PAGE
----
MLA president says reforming graduate education in the humanities requires hard decisions
WASHINGTON -- Graduate education in the humanities is in crisis. Michael Bérubé, president of the Modern Language Association and director of the Institute for Arts and Humanities at Pennsylvania State University, acknowledged that it isn’t exactly news, but he wanted to say it anyway Thursday during a speech on the topic at the annual meeting of the Council of Graduate Schools.
“It’s just bad,” he said. “[It’s] like a seamless garment of crisis; pull on any one thread and the entire thing unravels.”
Although the troubles are easy to diagnose, prescribing a better future for humanities graduate students and Ph.D.s is much harder. Questions about attrition and time to degree raise questions about curriculums and size of programs, which in turn raise questions about the purpose of those programs and graduate career trajectories. Those questions then fall on the state of the academic job market.
In short, Bérubé said, “There’s no way to talk about the future of education in the humanities without talking about everything else in the humanities.”
But that’s exactly what reform will entail, he said, calling the apprenticeship model of academe no longer appropriate, if it ever was; currently, doctoral candidates are being trained to “fill the ranks of the [professoriate]," but graduates outnumber available jobs by great numbers (indeed, data released Wednesday by the National Science Foundation show that 57 percent of new humanities doctorates had a job or postdoctoral commitment in 2011, down from 67 percent in 2006).
Still, it’s not just a supply-side problem; Bérubé said 1 million of the 1.5 million professors in higher education are non-tenure-track, and 62.5 percent of contingent faculty have achieved a master’s degree, not a doctorate. “Clearly, something about the structure of education in the humanities is broken,” he said, suggesting a system redesign that calls into question the function of a doctorate in teaching higher education.
But old notions about the academy are hard to break, and some of the biggest adversaries of change may not be its oldest members. Those most likely to resist changes to the perception among graduate students that every seminar paper is a “proto-article” and dissertations are always “proto-books” are graduate students themselves. And even though Bérubé said a growing emphasis on alternative academic employment, or “alt-ac,” will be a part of reforming graduate education in the humanities, he noted that the professional desires of graduate students waiting for tenure-track positions are hard to redirect (many graduate students only want to be professors). He pointed to the “Occupy MLA” Twitter feed -- which blames the organization, in part, for poor academic jobs prospects -- as one example.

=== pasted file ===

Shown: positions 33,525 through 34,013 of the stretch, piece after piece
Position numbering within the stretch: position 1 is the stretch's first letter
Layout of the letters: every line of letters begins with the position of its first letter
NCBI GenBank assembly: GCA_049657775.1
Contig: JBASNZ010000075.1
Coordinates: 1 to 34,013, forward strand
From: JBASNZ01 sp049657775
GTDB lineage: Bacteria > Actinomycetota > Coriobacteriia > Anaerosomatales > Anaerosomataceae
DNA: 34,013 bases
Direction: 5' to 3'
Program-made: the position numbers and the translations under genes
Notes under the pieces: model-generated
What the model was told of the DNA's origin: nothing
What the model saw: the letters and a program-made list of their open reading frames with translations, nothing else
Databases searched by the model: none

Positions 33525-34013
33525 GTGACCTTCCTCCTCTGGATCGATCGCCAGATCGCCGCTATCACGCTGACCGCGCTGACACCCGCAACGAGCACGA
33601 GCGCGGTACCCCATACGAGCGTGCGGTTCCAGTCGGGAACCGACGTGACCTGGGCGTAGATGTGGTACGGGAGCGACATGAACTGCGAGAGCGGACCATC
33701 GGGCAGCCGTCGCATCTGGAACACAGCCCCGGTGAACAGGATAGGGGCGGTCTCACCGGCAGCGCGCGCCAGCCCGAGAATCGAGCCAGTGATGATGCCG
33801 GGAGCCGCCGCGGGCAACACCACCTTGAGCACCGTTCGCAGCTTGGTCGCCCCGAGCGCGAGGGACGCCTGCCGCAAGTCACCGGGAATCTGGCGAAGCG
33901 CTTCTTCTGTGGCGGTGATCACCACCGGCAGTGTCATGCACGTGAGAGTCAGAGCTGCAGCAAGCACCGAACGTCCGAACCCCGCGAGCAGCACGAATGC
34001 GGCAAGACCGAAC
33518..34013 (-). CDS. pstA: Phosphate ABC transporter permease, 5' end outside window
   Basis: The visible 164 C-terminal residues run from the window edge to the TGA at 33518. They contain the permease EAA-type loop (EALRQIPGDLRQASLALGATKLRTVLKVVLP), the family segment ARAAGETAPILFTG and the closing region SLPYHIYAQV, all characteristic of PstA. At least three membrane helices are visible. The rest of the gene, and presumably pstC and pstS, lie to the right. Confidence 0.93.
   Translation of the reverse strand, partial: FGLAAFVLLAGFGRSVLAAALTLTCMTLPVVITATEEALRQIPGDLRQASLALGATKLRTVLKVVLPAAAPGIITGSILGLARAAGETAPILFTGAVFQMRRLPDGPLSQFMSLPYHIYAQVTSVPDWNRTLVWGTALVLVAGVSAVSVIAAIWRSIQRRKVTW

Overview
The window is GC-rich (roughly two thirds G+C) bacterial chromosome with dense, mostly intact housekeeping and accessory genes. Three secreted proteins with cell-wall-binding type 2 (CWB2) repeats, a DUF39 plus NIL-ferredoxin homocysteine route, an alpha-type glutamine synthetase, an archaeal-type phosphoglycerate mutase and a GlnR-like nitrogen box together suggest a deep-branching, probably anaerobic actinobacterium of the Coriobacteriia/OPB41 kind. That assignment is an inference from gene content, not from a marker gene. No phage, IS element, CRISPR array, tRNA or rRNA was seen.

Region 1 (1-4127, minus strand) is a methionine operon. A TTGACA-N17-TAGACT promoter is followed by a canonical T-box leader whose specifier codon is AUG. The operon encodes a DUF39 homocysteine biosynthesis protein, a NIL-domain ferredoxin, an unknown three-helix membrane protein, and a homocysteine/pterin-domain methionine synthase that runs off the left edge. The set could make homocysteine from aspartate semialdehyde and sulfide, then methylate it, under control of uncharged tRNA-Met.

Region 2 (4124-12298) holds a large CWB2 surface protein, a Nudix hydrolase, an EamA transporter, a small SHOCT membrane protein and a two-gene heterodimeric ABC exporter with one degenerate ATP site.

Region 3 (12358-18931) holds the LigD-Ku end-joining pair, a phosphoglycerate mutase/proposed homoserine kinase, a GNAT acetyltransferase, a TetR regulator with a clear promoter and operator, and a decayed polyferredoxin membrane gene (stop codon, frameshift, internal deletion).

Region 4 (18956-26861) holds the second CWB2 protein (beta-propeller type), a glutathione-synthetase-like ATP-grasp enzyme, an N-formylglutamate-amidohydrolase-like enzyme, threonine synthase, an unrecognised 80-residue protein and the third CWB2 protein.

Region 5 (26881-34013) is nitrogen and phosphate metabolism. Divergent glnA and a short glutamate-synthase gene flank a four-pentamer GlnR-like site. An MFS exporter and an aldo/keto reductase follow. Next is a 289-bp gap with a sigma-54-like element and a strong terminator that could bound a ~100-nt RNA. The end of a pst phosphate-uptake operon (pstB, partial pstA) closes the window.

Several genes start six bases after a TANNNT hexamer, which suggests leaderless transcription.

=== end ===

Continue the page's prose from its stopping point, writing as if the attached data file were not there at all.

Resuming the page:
Still, he predicted there will be fundamental changes to the dissertation process within the next several decades. Curriculums also should be redesigned to emphasize collaboration, but the question will be how it’s valued by future employers, and by institutions themselves. Collaboration “runs up against the barriers of the institutional reward system,” Bérubé said.
Bérubé also said time to degree needs to be examined, both to get graduates out on the job market sooner and to reduce student debt. Unlike taking on graduate debt for jobs in the medical or legal professions, which likely offer immediate job prospects, he noted, humanities graduates can’t afford to “gamble” with the $25,000 debt, on average, they incur. He noted that Stanford University recently announced efforts to compress its humanities doctoral timeline to five years from the average seven, in exchange for year-round support for students. Bérubé said the idea holds merit (not every English Ph.D. candidate has to read Ulysses, for example, he quipped), but wondered whether such funding could follow at other, less-endowed institutions.
He also said he worried whether those departments most open to program structure change, particularly alt-ac, “might find themselves eliminated in the next strategic plan.”
In response to one audience member’s question about the role of the academic department in resisting change to traditional program structure, Bérubé said getting rid of departments would be a “bureaucratic nightmare.” But he said that “interdisciplinarity” will play a crucial role in reforming graduate education in the humanities, in part because it will prepare graduates for a greater array of employment, both inside and outside academe.
In response to another question about limiting graduate school admissions, Bérubé said reductions that were too extreme could eventually lead to programs reserved for the economic elite who can afford to spend close to a decade studying with no guarantee of employment. “That’s not the future anybody wants…. That’s the dilemma.”
Despite all the bad, Bérubé said graduate education in the humanities still holds value and is more vibrant than even a decade ago.
“Every year we realize how little work has been done,” and how much more there is to do, he said. As such, he said, the most important debates about graduate education will take place within individual institutions, which are responsible for graduate students. And when students are taken care of, he said, “the fields created and validated by doctorates will take care of themselves.”